Sunday, August 9, 2015

Some Thoughts when Comparing Death Records and Text on Gravestones

The  civil death register goes from late 1914 to probably most of the year 1938.

Number of deaths each year 
Except for the year 1915 with 231 deaths (!), 1918 with 69 deaths and 1920 with 77 deaths, there were between 26 to 55 deaths a year in this period, including deaths of children. It looks like children in most cases got no gravestone, or perhaps small gravestones that have sunk into the earth? 

Double Given Names
 I have learnt to appreciate the value of double given names for identifying a grave. When you have a person named  Yaakov Josef, son of Shlomo Meshil who died in 1935 on the gravestone, and then find Jakob Josef KOENIG, son of Salamon Meszil KOENIG who died in 1935 in the civil death register, you know you have a match.

Shem Kodesh and Kinnui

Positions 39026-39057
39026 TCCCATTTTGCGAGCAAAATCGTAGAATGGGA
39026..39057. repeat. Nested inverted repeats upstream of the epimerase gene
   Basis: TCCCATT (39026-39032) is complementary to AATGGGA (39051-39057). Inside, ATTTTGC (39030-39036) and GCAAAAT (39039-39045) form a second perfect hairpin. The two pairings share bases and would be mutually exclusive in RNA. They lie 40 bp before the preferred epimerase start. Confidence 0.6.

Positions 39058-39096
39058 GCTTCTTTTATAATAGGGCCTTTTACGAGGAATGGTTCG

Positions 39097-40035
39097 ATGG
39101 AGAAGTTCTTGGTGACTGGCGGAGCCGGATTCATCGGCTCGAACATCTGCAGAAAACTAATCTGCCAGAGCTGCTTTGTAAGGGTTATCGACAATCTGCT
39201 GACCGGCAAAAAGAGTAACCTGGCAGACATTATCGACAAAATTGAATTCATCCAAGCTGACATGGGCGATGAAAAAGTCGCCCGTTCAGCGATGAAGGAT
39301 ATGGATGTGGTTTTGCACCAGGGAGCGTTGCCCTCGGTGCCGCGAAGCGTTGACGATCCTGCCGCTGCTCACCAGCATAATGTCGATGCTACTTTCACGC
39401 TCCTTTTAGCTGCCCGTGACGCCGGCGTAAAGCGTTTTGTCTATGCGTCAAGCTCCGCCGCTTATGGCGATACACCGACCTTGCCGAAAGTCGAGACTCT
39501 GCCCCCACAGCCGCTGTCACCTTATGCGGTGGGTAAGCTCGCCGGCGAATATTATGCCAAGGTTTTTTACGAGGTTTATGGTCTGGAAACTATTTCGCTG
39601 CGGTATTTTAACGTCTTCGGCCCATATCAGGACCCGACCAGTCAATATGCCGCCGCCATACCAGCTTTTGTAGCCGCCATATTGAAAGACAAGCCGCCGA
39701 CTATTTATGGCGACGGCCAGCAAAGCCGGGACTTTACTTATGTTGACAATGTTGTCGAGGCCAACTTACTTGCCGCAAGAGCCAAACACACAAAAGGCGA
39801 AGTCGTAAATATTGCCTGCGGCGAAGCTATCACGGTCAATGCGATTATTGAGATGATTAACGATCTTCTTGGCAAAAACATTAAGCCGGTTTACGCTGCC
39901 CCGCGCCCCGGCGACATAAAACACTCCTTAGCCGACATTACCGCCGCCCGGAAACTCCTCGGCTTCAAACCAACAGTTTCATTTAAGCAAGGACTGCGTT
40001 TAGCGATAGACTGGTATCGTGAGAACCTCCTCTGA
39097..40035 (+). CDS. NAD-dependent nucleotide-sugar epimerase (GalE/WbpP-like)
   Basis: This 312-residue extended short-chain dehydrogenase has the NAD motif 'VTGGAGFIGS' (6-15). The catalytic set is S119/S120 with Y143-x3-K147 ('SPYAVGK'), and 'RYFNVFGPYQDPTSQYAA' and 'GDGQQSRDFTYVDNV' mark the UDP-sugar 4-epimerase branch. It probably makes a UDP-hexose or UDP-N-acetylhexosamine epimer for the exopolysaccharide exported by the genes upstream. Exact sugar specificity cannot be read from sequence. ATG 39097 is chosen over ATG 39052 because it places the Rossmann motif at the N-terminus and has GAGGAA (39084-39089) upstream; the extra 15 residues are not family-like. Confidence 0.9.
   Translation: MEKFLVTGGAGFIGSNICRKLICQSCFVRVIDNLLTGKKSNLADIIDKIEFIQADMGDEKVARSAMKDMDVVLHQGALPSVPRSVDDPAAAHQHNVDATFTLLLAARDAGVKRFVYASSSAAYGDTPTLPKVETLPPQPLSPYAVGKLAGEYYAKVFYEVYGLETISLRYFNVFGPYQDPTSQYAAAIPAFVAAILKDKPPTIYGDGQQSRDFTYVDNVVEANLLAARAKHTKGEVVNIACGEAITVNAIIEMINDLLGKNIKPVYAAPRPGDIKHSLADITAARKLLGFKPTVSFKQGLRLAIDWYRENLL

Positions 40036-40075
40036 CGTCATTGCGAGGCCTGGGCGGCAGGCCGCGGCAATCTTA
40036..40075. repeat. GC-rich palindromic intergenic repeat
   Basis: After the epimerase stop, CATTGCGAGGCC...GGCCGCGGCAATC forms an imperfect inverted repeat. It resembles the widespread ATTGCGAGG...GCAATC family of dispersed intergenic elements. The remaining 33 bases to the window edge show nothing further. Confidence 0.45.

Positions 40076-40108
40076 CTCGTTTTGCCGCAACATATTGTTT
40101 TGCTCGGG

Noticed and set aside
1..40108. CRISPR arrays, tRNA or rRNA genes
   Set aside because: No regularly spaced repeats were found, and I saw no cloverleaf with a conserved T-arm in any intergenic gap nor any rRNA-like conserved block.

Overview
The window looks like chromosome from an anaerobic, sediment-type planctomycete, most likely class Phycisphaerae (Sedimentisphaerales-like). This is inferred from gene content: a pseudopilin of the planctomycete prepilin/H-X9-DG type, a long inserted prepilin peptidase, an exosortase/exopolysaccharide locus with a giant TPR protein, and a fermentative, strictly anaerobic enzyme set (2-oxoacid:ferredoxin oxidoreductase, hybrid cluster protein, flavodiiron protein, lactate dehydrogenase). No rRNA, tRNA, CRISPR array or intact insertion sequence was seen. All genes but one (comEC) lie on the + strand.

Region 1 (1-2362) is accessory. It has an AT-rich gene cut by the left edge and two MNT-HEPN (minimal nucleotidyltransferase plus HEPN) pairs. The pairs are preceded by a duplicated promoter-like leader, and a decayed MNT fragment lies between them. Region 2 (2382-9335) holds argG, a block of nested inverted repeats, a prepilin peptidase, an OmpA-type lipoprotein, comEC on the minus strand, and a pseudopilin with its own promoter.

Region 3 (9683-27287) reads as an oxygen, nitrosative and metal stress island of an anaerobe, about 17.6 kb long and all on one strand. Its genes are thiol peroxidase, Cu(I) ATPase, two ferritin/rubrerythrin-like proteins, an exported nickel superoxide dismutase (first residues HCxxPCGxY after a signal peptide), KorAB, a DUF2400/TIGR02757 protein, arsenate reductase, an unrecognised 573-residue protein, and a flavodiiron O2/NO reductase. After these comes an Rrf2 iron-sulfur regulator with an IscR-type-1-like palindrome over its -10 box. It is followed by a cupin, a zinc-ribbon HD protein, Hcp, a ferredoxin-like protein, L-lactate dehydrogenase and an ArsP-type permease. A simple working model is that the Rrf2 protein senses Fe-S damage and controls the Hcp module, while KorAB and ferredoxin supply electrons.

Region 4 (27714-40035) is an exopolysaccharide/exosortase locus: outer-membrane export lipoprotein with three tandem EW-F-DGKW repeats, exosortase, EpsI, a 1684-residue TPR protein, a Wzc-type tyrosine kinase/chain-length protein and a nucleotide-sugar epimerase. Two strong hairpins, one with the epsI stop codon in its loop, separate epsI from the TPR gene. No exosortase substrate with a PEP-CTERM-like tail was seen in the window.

It has also been helpful to learn more about Shem HaKodesh ( the sacred name) and the Kinnui (nickname). When you have  Zvi on the gravestone and Hirsch or Hersz in the death register, you understand that this can be the same person. Mordechai on the gravestone is often listed as Markus in the death register. Arie as Leib or Leibusch.

Yiddish, Hebrew, German, Polish
It has also been helpful to remember that life for the Jews in  Lubaczow probably was influenced by at least four languages - Hebrew, Yiddish, Polish and German. The German language as a remnant of the Austrian rule.
I transcribed שבתי as Shabtai and found  Schabsa and Szabsa in the civil records.
When I transcribed  רחל as Rachel , I found Rachel, Rachla and Ruchla in the civil records.
רייזל can be Roza, Rojza and Rozalia.

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